Technology Makes Connections Easier

Technology can help you invest better, but there’s more to it.

Reviewed by: Dave Nadig
Edited by: Dave Nadig

[This article appears in our September 2019 issue of ETF Report.]

Investment folks love their technology. In business school, it was building models in MATLAB. In the late ’80s, it was program trading. In the ’90s, it was all about new data sources and stochastic modeling (and of course, flipping IPOs.) Since then, it’s been the explosion of factor models and risk parity.

And all of this is great. Each new innovation helps us understand our investments better, and hopefully helps us make better decisions. I’d go so far as to say that the combination of regulatory changes (Reg FD in particular), and the pervasive nature of information means huge swaths of investing can be considered a “solved problem.”

I don’t mean that everyone can just do the same thing, regardless of their goals or the markets themselves. I mean that the framework for analyzing how various securities fit into a portfolio, and what the expected outcomes of that portfolio will be in various scenarios, is pretty well-trod territory.

Sure, there will always be refinements and new data and new ideas, but the fundamentals of how to construct a decent portfolio to achieve common investor objectives don’t require a supercomputer or a Ph.D. They can be pretty well managed by a nearly free robo advice platform.

Info Changes Everything
That’s actually the least interesting part of how technology is impacting real-world investing. It turns out the killer app for investing isn’t about building models and picking stocks, it’s just communication—moving information from place to place. I’d argue there has been no greater impact on investor outcomes than the rise of Financial Twitter.

I certainly don’t believe everything I read. But the average investor or advisor, with maybe an hour’s work, can put together a list of some of the greatest current thinkers on investing, and have their insights pumped into their smartphone. That stream of insight can be filtered, collected, analyzed, ignored or embraced in a way that simply didn’t exist a decade ago.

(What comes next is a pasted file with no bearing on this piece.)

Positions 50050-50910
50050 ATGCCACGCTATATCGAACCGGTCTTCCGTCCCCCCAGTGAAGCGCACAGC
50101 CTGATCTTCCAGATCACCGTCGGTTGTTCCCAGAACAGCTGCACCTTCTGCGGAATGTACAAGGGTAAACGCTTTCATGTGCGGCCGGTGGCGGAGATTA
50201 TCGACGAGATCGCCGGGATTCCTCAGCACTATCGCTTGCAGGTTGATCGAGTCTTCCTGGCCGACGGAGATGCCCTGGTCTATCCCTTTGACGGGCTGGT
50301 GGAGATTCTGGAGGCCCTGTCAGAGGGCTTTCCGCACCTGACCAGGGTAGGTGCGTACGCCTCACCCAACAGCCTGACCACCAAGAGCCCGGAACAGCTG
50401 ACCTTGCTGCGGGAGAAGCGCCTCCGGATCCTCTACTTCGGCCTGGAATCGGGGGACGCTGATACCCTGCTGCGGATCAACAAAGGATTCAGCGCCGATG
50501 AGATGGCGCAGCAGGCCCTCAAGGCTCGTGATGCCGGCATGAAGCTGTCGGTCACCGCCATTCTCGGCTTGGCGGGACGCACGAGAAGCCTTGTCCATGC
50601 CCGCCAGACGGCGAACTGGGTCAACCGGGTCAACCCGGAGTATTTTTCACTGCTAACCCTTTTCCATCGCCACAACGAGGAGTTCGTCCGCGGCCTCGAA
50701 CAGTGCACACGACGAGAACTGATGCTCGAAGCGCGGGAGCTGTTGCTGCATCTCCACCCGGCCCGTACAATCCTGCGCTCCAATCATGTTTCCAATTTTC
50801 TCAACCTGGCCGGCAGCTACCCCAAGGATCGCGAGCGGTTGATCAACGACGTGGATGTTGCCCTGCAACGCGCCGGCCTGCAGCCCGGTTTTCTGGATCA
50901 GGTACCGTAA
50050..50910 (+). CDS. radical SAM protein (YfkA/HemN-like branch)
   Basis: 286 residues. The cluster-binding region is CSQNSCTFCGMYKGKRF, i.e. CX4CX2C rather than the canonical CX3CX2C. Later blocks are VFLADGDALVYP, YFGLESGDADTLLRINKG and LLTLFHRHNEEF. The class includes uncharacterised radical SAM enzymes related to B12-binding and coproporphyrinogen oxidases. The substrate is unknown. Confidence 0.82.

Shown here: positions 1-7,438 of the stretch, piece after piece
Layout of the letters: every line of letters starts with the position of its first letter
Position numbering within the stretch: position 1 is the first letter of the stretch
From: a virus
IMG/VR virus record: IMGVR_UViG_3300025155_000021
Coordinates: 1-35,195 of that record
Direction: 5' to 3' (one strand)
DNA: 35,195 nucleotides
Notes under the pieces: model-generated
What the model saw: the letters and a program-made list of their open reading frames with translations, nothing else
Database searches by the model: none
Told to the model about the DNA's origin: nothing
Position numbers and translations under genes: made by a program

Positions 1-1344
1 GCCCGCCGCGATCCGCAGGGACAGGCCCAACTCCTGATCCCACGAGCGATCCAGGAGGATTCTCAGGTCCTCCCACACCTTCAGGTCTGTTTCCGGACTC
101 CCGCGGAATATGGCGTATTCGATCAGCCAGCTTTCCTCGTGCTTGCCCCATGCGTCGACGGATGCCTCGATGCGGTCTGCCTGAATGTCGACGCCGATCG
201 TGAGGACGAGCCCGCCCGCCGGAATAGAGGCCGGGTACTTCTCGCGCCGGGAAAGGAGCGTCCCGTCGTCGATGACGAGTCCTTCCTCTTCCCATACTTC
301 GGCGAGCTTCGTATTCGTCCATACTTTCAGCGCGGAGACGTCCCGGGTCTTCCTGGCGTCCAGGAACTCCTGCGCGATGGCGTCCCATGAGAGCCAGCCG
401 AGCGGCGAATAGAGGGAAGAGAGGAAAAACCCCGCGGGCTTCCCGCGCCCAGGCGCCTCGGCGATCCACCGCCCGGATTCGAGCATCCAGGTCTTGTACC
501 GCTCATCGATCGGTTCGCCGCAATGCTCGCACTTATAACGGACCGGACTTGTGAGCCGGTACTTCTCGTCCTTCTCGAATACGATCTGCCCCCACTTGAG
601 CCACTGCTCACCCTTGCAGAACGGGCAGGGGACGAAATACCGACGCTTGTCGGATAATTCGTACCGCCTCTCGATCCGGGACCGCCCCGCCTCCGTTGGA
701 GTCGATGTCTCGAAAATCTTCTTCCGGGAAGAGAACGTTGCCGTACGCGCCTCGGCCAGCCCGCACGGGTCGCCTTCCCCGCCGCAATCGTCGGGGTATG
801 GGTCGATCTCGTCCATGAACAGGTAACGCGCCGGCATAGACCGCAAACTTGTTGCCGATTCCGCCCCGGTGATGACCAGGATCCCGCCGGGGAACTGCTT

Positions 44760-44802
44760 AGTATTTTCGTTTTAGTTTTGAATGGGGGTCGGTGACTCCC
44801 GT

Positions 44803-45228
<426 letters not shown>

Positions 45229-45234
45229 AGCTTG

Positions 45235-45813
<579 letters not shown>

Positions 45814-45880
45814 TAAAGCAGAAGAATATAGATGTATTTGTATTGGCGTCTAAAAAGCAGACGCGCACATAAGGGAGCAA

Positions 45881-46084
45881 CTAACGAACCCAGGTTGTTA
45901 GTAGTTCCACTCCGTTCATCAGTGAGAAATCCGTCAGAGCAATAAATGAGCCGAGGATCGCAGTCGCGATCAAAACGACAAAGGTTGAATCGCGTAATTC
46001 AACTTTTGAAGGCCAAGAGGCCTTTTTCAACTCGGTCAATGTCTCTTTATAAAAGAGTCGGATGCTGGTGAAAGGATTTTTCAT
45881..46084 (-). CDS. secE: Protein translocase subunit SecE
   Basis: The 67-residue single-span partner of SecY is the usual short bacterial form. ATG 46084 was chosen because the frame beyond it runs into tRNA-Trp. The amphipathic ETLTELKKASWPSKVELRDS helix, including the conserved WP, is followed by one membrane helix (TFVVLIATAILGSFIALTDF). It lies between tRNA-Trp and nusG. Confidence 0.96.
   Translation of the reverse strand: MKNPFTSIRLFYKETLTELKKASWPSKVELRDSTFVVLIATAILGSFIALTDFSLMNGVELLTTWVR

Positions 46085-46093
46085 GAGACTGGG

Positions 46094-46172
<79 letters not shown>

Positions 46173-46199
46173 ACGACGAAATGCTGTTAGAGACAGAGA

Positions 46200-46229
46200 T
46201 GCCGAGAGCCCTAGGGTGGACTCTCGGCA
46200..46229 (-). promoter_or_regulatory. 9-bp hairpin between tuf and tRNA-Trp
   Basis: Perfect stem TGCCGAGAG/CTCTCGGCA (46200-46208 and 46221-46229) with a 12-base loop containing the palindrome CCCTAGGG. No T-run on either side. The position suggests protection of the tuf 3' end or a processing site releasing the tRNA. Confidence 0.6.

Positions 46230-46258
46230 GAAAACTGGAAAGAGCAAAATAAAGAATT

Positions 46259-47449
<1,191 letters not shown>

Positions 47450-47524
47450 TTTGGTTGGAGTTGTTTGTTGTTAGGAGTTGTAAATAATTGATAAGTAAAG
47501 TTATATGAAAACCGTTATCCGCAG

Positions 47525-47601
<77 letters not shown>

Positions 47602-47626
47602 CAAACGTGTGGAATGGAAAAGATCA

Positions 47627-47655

Sure, there are problems with this. It’s easy to construct an echo chamber for yourself or spend too much time in the weeds on topics that have no real impact on your portfolio. But it’s also shockingly easy to pull up a chair at the best live debates in the world. Whether that’s hearing both sides of a bitcoin argument or a Brexit debate, there’s genuine knowledge out there for people willing to wade through the noise to curate their own, informal, often-unknowing advisory board.

This revolution in investment communications isn’t limited to Twitter. Whether you watch videos while you eat lunch, listen to podcasts on your way to work, or just browse custom apps like Robintrack (which shows you exactly what Robinhood traders are up to in real time), there’s more out there than you could ever possibly get through in a given day. There’s too much, honestly. It’s an embarrassment of riches.

Fostering Connections
In the age of infinite information at our fingertips and ubiquitous supercomputing power, the scarce resource is attention. How we spend our time has become the most critical resource-decision we make each day. Whether you’re at a conference meeting people from Twitter that you’ve only interacted with from a distance, or using a technology platform to cut hours out of your week that you used to spend on portfolio reviews, your time is incredibly important.

As I head to the new WealthStack conference this weekend in Arizona—an event designed to mash up the world of technology and financial advice—my goal isn’t to discover the next new tool or hear about the next new factor model. My goal is to shake more hands, put faces to names and get past the technology, to the people.

Prior to becoming chief investment officer and director of research at ETF Trends, Dave Nadig was managing director of Previously, he was director of ETFs at FactSet Research Systems. Before that, as managing director at BGI, Nadig helped design some of the first ETFs. As co-founder of Cerulli Associates, he conducted some of the earliest research on fee-only financial advisors and the rise of indexing.